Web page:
When it happened, way back through the long portal of three weeks time, it seemed as if Andy Reid had reached into another pocket and produced the white flag.
He threw it in the half-time locker room in Baltimore, seemingly bringing an end to the Eagles' hopes for this season, and, depending on one's point of view, to the entire tenure of Donovan McNabb as the unassailable quarterback of the franchise.
Reid benched McNabb midway through another game that was going nowhere, in another season that appeared doomed. It was a momentous change, an upheaval for the team, a parting of the ways between the past and the future.
Except it wasn't any of that.
The end of the McNabb era lasted only until noon the following day. Reid said McNabb was still the starter. Sometimes players need to take a step back to move forward. It was as close as the coach came to acknowledging his action had been nothing but a motivational tool to get the quarterback's attention. After the first flurry of reaction, he didn't speak of it again.
Well, here we are three weeks into the second McNabb era, and Reid might not be the coach of the year, but he could be psychologist of the year. In the NFL, that's just as difficult an award to win.
In last night's ritual 30-10 win over the Cleveland Browns, the third straight win for the Eagles in their pursuit of an improbable playoff berth, McNabb was sharp and efficient again. For the third straight game, his passer rating was over 90, the first such stretch for McNabb since the opening games of the 2006 season, just a few weeks before he tore his anterior cruciate ligament and was lost for the rest of the year.
"I thought it was another good night for him," said Reid, who added that he isn't surprised by McNabb's turnaround.
"I know the kind of person he is," Reid said. "He's always been a great player."
It's fair to point out that two of the wins, and two of the efficient games, came against the Arizona Cardinals and, last night, against the Browns - teams that are not great pass defenders. The other came against the Giants, of course, a game in which most, if not all of the credit went to Brian Westbrook and Reid's grudging return to the rushing game.
All true but perhaps beside the point. The Donovan McNabb that returned to the team after his 30-minute vacation didn't look like the one that had terrible games against the Giants, Cincinnati and Baltimore. The new boss - same as the old boss - threw the ball with both zip and touch, depending on what was needed, and didn't throw interceptions.
McNabb did have one interception last night, as he tried to force in a score on the final play of the first half, but otherwise he was quietly brilliant. There weren't any deep throws in the mix - his longest completion was for 25 yards - but there didn't have to be. He lofted a delicate sideline pass over the defender to get Kevin Curtis the first touchdown of the game on the opening drive.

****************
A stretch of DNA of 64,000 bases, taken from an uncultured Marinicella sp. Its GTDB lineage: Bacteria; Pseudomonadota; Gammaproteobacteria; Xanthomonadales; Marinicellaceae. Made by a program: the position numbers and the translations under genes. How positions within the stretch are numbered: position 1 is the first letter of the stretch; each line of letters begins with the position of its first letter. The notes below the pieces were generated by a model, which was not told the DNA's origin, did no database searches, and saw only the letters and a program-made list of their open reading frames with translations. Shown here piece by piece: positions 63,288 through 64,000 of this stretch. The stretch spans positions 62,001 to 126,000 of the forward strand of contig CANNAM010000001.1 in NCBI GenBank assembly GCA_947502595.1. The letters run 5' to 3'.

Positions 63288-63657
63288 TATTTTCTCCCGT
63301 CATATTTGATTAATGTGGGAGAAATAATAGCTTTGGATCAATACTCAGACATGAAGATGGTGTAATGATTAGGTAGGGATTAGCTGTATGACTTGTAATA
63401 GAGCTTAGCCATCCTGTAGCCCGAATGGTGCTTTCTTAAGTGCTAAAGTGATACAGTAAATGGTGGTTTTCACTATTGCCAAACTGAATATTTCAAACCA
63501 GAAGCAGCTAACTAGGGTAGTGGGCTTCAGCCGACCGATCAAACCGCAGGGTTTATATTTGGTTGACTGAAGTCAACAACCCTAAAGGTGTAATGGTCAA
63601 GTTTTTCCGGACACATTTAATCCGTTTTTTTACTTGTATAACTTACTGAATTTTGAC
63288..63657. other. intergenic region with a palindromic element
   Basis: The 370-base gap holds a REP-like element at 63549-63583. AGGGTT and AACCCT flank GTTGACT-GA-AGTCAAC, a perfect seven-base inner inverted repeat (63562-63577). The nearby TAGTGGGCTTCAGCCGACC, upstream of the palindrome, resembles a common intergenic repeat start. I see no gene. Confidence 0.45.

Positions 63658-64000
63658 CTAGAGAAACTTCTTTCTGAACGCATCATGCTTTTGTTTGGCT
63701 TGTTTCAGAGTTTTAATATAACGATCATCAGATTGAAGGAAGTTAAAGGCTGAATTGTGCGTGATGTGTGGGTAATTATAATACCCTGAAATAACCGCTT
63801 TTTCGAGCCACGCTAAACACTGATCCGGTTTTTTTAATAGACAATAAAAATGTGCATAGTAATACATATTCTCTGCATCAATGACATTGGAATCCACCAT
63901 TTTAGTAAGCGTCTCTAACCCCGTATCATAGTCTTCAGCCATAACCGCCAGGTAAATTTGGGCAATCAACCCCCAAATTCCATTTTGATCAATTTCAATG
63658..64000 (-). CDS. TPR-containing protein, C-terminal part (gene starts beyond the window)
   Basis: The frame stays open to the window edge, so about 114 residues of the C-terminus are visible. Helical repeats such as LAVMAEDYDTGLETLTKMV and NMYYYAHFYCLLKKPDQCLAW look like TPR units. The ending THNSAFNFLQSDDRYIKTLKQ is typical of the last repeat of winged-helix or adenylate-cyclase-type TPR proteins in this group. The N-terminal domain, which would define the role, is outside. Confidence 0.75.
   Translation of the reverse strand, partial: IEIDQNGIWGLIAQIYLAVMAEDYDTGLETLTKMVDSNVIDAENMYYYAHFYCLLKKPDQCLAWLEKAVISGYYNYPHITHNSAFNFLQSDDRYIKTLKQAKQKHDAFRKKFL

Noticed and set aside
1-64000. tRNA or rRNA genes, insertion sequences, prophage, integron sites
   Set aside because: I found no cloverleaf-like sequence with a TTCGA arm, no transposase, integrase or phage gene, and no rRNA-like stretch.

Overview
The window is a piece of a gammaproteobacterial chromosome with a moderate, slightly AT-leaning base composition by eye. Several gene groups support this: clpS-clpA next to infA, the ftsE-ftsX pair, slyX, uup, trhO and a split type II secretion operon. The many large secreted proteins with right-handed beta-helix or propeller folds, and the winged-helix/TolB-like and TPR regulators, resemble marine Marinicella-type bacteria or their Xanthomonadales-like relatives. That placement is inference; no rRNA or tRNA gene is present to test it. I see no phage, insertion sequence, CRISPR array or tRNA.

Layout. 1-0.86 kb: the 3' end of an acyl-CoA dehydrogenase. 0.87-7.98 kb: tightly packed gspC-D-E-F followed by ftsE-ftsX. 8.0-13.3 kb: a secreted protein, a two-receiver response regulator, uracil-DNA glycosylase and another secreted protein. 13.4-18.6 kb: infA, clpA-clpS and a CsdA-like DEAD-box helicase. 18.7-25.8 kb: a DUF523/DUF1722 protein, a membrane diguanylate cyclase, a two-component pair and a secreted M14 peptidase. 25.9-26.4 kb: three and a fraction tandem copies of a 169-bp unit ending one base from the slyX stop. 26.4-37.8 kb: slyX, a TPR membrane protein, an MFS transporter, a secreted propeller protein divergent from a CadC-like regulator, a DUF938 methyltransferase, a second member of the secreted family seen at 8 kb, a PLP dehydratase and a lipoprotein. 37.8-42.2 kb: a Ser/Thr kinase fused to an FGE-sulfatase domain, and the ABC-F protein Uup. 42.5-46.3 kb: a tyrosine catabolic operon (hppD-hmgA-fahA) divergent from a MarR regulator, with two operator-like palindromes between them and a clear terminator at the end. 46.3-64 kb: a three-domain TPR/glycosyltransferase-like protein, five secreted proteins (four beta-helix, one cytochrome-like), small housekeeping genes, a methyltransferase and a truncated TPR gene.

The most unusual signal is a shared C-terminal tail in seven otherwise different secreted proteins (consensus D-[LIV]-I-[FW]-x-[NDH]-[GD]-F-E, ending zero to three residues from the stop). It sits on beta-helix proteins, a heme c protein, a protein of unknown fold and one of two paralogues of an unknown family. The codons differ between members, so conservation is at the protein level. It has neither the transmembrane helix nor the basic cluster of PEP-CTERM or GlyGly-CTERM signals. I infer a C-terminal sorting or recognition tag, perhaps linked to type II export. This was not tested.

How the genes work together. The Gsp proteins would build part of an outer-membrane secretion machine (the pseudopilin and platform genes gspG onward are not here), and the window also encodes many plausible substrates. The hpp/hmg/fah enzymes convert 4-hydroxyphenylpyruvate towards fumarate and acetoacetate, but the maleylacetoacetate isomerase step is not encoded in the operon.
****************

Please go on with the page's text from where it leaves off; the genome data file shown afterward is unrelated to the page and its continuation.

He threw other passes on string, placing them between defenders and into the hands of his receivers. He stepped away from pressure, bought himself time and didn't always check down to the easy swing pass when time was ticking against him. On his final pass of the night, McNabb threaded another pass through the crowd to Greg Lewis for another touchdown and a 30-3 lead.
McNabb came to the sideline, shook hands and exchanged his helmet for a knit cap. His night's work was over, but the latest era, and the Eagles' postseason chances, were still very much alive. He was 26 for 35 for 290 yards, with a passer rating of 105.7. In the three games since his benching, McNabb is 87 for 125 (69.6 percent), for 741 yards.
They don't remember how you play early in the season, McNabb said. "They always remember how you are playing toward the end," he added, "and hopefully things will work out well, but we have to enjoy this win now and get ready for Washington next week and see where it takes us."
Reid probably couldn't have predicted this turnaround when he simply got tired of what he was seeing in Baltimore. It was merely the last thing he could try and the thing he had never tried before with McNabb.
The way McNabb played before the benching was, according to Reid, "something very abnormal for him, particularly in the turnover category."
"That's not how he plays," Reid said. "[Now], he's playing like he does. This is what Donovan is all about here. He's playing confident. He's aggressive with the ball, and he's managing the game very well."
After McNabb threw that final pass for the touchdown to Lewis last night, Kevin Kolb replaced him again. But there was no upheaval this time, no momentous change. There was only a veteran getting a break from garbage time while the backup mopped up the rainy field.
The starter isn't a different quarterback. He's the same guy he was before. Nothing has changed but the results.
"I'm always happy. I'm happy to be out here just playing football, and that's the most important thing," McNabb said. "That's something that I told myself that no matter what situation I'm in, I'm going to have a ball out here, and the people around me are going to enjoy it, too."
Sometimes a step back moves you forward. Reid said it. He might have believed it.
But even he might not have believed it would work quite this well.
Eagles quarterback Donovan McNabb continued his hot streak after being benched against the Baltimore Ravens three weeks ago. Last night, he hit nine different receivers.
Nov. 16 at Bengals 28-58 339 1 3 50.9
Nov. 23 at Ravens 8-18 59 0 2 13.2
Nov. 27 vs. Arizona 27-39 260 4 0 121.7
Dec. 7 at Giants 19-30 191 1 0 92.5
Last night vs. Browns 26-35 290 2 1 105.7EndText